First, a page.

This is a clear advantage for a major component of many constructivist theories: Human knowledge must always be incomplete. Our actions taint the results hence the conclusions we draw from them. Our actions influence what we can and do know about reality. This says nothing about the existence of an independent reality, only our ability to precisely know and copy it.

"There is no absolute knowledge, and those who claim it, whether they are scientists or dogmatists, open the door to tragedy. All information is imperfect. We have to treat it with humility. That is the human condition ..." (Bronowski, 1973).

Or to quote one of the most revolutionary and prolific researchers in developmental constructivism, "Knowledge is not a copy of reality" (Piaget, 1964).

    To review three of the most powerful arguments constructivists use when debating realists on this topic (as discussed in Matthews, 1994):

1. The history of science is replete with abandoned and disproved theoretical entities that earlier were firmly ensconced in the best science of their time. (What is accepted as fact today may be discredited tomorrow.)

2. Theoretical provisions are always limited by the amount of evidence available, and consequently the same evidence will also support other existing or potential, theoretical entities. (Theories can never be proven. A good theory is a useful theory. There are often more than one theory that will fit the existing data.)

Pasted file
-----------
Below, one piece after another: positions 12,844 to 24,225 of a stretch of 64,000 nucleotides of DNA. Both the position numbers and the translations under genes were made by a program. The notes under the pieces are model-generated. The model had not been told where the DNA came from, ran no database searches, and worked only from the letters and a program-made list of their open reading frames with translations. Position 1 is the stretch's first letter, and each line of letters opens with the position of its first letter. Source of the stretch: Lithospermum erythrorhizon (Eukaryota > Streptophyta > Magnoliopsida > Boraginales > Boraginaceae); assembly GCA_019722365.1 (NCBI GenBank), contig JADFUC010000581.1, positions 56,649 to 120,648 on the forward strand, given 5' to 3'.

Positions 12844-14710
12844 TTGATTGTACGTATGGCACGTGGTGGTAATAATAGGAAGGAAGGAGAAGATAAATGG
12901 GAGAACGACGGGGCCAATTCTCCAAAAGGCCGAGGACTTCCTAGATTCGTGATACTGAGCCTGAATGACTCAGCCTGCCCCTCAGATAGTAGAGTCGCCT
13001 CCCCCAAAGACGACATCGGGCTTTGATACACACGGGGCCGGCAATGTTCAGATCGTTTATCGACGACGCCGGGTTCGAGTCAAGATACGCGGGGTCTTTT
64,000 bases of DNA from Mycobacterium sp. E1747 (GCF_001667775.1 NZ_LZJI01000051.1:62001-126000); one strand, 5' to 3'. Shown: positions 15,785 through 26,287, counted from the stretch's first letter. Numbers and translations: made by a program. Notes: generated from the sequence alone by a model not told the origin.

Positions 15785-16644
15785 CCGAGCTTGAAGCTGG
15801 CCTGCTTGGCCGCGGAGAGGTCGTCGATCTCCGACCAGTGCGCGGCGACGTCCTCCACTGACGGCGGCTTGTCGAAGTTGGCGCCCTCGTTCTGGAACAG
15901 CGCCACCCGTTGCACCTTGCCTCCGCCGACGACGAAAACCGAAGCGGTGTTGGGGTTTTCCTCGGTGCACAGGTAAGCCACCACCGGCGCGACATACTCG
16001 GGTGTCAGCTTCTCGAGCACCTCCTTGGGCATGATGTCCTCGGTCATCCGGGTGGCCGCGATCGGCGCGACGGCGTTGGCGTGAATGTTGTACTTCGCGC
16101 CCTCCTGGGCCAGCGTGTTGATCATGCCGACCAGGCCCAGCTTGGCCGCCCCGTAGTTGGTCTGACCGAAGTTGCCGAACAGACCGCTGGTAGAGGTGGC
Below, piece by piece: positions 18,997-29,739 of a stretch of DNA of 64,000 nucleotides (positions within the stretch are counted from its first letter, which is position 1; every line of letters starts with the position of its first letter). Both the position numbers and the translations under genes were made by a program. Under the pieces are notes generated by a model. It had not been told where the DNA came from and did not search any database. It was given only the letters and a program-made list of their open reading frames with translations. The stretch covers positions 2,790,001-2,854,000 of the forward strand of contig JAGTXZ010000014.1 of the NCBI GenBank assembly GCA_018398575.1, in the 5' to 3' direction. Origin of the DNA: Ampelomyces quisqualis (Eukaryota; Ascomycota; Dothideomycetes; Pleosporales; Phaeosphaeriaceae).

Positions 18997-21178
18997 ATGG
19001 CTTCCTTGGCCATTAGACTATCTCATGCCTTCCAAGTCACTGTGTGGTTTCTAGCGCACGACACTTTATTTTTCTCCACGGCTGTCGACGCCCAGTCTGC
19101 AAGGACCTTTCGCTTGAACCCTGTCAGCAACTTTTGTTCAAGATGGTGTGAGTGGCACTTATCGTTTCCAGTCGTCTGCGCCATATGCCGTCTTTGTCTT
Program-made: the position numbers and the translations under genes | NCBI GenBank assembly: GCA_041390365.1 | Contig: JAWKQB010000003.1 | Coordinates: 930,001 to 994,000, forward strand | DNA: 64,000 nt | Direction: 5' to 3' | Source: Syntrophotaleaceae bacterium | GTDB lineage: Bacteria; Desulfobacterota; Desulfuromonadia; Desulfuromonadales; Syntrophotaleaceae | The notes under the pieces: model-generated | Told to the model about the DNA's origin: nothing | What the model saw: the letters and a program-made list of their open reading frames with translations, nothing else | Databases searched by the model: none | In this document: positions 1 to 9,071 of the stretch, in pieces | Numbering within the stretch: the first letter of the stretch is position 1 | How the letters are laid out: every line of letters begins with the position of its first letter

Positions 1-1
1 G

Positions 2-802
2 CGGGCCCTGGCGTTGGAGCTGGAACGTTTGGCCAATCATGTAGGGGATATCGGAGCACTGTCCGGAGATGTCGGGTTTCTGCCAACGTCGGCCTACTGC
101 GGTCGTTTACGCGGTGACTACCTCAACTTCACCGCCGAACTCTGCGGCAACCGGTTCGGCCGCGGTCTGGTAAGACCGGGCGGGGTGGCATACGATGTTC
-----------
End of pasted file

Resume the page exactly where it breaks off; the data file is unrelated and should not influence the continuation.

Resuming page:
3. Scientific conceptions are determined by the theory in which they occur as well as by the reality they purportedly describe. (If our knowledge of reality is ultimately imperfect and incomplete, so must be our theories of reality.)

Implications for Science Education

    "The study of science as an intellectual and social endeavor - the application of human intelligence to figuring out how the world works - should have a prominent place in any curriculum that has science literacy as one of its aims" (Rutherford, et al., 1993).

    In the previous section I argued that some elements of constructivist epistemologies more closely approximate components of the nature of science. Having done this, how can this information be used? What are some implications for a science education curriculum?

    One implication is obvious; science courses should not be taught as a list of known facts to be memorized. How does the teacher know what facts will still be considered as such in the years to come? How can the teacher be sure of what each and every student will need to know in the coming decades? To quote from the popular and influential book, National Science Education Standards, "In learning science, students need to understand that science reflects its history and is an ongoing, changing enterprise" (National Research Council, 1996). Science must be seen as a dynamic not a static endeavor.